It has been estimated that 5 million Americans suffer with Alzheimer’s disease, the most prevalent of all forms of mental dementia. On a global scale, the condition affects a reported 26 million. At early onset, Alzheimer’s is known to cause memory loss, mood swings, confusion, paranoia, and social withdrawal from both family and friends. The disease can progress rapidly, causing the decline of cognitive functions and even death.
There is no cure for Alzheimer’s disease, which makes it vital for young adults to understand the nature of this devastating condition as well as the ways in which it can be prevented.
Oxford University Researchers Say Vitamin B Might Protect Brain Health
Researchers at Oxford University have found an all-natural way to keep the brain healthy and functional, a key to preventing mental decline and the onset of Alzheimer’s disease. Over the course of 2 years, researchers found that participants who took a daily dose of B vitamins exhibited little to no memory loss compared to those taking a placebo. Moreover, participants taking B vitamins slowed the natural shrinkage of the brain by up to 50% (i).
According to the study, B vitamins seem to play a significant role in the chemical reaction needed to improve a number of cognitive functions, including memory. One of the most important of those chemicals is an amino acid called homocysteine. In healthy humans, homocysteine is continually transformed into a number of other important chemicals. One such chemical is acetylcholine, a substance that is known to improve memory.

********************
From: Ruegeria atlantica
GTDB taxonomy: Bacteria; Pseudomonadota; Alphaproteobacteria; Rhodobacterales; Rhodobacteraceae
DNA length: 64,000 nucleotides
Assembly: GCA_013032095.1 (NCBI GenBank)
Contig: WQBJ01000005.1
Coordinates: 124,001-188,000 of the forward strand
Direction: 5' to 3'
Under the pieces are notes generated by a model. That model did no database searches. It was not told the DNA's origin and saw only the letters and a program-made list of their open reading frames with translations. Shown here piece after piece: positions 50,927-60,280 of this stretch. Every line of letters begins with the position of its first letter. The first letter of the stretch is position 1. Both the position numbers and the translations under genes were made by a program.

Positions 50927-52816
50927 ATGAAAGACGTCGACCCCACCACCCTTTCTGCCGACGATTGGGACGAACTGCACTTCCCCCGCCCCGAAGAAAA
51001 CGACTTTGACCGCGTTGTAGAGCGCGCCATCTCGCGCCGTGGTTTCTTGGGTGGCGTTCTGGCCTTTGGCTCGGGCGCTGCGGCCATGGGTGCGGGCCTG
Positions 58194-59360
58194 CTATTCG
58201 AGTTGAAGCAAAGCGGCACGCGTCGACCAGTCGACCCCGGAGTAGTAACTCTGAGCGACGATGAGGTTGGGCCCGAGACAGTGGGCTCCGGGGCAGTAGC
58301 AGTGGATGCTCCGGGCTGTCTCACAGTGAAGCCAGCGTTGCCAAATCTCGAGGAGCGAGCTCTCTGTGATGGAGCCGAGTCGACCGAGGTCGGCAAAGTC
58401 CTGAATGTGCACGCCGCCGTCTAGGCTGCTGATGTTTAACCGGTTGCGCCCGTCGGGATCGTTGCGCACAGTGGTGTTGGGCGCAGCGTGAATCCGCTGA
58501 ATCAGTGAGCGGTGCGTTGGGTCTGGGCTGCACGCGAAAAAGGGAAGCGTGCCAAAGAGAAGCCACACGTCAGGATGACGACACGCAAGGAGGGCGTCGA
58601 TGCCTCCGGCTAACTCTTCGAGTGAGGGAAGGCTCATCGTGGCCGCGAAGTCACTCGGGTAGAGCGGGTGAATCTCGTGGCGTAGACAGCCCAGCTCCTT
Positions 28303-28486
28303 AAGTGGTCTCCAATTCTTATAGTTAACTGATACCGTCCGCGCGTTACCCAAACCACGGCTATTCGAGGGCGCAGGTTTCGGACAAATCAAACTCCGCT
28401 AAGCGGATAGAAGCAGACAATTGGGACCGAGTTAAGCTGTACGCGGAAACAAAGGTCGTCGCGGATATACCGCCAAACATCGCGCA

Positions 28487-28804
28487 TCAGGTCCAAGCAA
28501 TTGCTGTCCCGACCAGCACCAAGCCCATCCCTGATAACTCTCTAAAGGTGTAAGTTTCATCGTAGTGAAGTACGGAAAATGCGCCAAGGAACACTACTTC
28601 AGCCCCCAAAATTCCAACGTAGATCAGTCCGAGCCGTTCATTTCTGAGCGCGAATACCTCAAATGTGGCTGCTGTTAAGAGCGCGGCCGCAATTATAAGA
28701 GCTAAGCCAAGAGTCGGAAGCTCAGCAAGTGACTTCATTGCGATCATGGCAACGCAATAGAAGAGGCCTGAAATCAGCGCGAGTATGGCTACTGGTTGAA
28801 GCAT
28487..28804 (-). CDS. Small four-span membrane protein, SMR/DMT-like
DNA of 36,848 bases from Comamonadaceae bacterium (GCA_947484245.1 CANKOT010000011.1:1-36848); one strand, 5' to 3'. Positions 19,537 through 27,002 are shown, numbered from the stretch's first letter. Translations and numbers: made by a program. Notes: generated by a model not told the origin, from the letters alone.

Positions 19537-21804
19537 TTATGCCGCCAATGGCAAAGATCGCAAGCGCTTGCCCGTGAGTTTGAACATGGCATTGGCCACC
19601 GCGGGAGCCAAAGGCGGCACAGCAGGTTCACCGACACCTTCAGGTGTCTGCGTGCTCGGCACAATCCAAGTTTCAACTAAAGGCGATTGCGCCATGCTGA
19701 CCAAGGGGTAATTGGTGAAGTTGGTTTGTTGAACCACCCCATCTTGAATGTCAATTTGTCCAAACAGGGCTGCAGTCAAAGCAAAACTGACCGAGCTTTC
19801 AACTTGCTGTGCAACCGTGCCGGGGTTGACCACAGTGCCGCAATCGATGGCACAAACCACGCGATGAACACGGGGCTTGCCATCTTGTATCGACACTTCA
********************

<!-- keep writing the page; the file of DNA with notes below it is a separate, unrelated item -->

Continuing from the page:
For individuals who are mentally healthy, homocysteine levels are low while acetylcholine levels are relatively high—a sign that the brain is successfully converting one chemical to the other in order to facilitate memory and other normal mental functions. The opposite seems to be true for individuals with Alzheimer’s disease, however. Alzheimer’s patients exhibit high levels of homocysteine and low levels of acetylcholine—an indication that the brain is not converting one chemical to the other, and that memory and other cognitive functions are impaired.
The study produced by Oxford University is the first to demonstrate that B vitamins might have a clinical application in the improvement of mental health and the prevention of Alzheimer’s disease. According to the Oxford research team, “B vitamins lower homocysteine, which directly leads to a decrease in GM atrophy, thereby slowing cognitive decline,” (ii).
Sources of B Vitamins: Folic Acid, B6, and B12
There are many ways to fortify brain health with B vitamins. In the Oxford University study, participants showed substantial gains by simply taking a B vitamin supplement. Should you choose to take a supplement, consider the following tips:
1. Quality: Opt for a high quality B vitamin supplement from a well-known company with a reputation for superior quality. Today, a number of pharmaceutical grade supplements are available from specialty companies like Biotics Research Corporation. By choosing a reputable brand, you will ensure that your supplement is pure, safe, and effective.
2. Diversity: There are many types of B vitamins that can be used to improve both mental and physical health. The Oxford Study was conducted using Folic Acid, B6, and B12, so these are a good place to start. Niacin (B3) is another good B vitamin, as it is known to promote healthy metabolism of other vitamins.
3. Dosage: Reap the full benefits of B vitamins, without overdoing it. In the Oxford study, participants were given 0.8mg Folic Acid, 20mg B6, and 0.5mg B12 each day.
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(i) “B Vitamins Slow Progression of Alzheimer’s.” Natural News. Accessed 22 July 2013.
(ii) See above.